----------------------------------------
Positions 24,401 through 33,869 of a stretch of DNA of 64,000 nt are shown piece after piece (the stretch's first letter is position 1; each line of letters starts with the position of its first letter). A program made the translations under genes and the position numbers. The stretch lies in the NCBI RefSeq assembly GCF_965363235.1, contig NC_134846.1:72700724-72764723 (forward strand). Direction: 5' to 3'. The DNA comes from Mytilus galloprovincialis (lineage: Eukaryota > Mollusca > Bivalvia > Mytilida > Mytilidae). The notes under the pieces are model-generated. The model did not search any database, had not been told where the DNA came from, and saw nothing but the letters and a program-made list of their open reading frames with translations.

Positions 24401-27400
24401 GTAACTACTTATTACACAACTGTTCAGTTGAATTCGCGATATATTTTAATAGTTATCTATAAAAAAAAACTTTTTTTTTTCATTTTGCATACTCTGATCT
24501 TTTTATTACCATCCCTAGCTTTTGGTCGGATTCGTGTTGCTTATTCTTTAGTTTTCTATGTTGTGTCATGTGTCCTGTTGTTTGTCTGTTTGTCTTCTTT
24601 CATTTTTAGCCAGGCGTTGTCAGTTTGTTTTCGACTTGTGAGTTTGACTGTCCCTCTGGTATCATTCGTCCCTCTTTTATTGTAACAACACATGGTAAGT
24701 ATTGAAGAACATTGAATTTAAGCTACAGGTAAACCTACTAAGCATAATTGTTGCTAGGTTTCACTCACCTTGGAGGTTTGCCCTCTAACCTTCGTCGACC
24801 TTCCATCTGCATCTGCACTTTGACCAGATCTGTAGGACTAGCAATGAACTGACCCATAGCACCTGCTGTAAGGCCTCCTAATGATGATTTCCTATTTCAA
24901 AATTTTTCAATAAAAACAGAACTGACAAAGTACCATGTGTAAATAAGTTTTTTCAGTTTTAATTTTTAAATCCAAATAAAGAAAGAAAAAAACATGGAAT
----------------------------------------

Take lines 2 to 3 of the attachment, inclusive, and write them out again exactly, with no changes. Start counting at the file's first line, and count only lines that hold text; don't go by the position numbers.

Positions 24401-27400
24401 GTAACTACTTATTACACAACTGTTCAGTTGAATTCGCGATATATTTTAATAGTTATCTATAAAAAAAAACTTTTTTTTTTCATTTTGCATACTCTGATCT